Knowledge expands the avenues available for us to address those problems

Suppose someone is coughing. If they have no medical knowledge, they might just try to suppress their cough, which might make the disease worse. A doctor would give them the appropriate medicine to counter the infection. If the infection is known to be an epidemic, an epidemiologist may recommend social distancing as a means to minimize the community spreading of the disease. If the infection is known to be a pandemic, the government may decide to close international borders to minimize the entry of the pathogens into the nation. Thus, the more knowledge we have about the nature and origin of a disease, the more avenues we can have for addressing it. And the more we can adopt a multi-pronged approach for dealing with the issue. 

The same principle applies to the distresses we face during the course of our life. The philosophical knowledge of the Bhagavad-gita helps us discern broadly three levels of causation for such distress: immediate, remote and ultimate. The immediate cause is circumstantial and can be addressed by adjusting those circumstances. Suppose we experience frigid weather; we can address it by wearing warm clothes and improving the heating in our homes. But suppose the weather is regularly cold; we may need to train ourselves to tolerate and live with it if we are obliged to live in that place. Ultimately, we all are spiritual beings, and we belong to a  higher spiritual level of reality. We need to raise our consciousness to the spiritual level and ultimately emigrate to spiritual reality to address our problems at their root. The Gita urges us to view our existential predicament with the eyes of knowledge (15.10).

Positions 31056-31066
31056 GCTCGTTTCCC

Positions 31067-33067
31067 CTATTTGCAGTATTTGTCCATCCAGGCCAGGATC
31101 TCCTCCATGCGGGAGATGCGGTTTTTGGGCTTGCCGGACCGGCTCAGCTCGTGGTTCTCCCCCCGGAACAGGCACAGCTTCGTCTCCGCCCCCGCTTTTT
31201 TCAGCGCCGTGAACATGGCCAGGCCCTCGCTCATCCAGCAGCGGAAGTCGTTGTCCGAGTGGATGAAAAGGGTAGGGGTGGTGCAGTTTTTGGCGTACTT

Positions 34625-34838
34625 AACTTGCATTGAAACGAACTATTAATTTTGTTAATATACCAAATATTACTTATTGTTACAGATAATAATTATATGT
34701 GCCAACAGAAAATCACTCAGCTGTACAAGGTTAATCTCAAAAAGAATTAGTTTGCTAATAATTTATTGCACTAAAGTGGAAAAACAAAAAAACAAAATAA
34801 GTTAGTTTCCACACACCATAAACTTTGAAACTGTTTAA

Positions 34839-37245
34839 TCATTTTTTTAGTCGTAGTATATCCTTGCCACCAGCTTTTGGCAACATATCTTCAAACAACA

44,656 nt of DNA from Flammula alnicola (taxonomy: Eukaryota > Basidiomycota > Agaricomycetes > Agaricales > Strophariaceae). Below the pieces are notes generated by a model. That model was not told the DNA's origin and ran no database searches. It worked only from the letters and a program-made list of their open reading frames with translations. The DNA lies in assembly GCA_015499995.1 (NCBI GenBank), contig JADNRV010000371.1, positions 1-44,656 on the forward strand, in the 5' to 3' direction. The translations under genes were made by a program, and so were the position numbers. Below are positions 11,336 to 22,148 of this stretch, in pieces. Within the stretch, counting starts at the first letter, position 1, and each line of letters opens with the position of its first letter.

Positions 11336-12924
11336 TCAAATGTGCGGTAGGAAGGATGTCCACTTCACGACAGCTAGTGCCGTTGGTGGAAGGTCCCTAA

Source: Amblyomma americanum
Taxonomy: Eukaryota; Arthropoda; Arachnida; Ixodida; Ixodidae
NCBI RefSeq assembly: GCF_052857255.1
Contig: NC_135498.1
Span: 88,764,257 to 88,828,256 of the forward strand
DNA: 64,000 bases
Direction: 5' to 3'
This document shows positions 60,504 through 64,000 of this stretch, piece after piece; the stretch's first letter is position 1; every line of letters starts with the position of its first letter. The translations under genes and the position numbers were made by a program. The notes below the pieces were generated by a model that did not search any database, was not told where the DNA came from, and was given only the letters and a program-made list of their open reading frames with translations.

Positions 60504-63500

Broadly speaking, the immediate cause needs to be addressed by mitigating it, the remote cause by tolerating and the ultimate cause by emigrating.

Think it over:

  • What are the three broad levels of causation for our problems?
  • How does knowledge increase our available options?
  • How can you view your problems with the eyes of knowledge?


15.10: The foolish cannot understand how a living entity can quit his body, nor can they understand what sort of body he enjoys under the spell of the modes of nature. But one whose eyes are trained in knowledge can see all this.


To help the distressed, address both their distress’ immediate cause and remote cause
Use circumstantial suffering as an impetus to address existential plight
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  1. What are remote and ultimate causes


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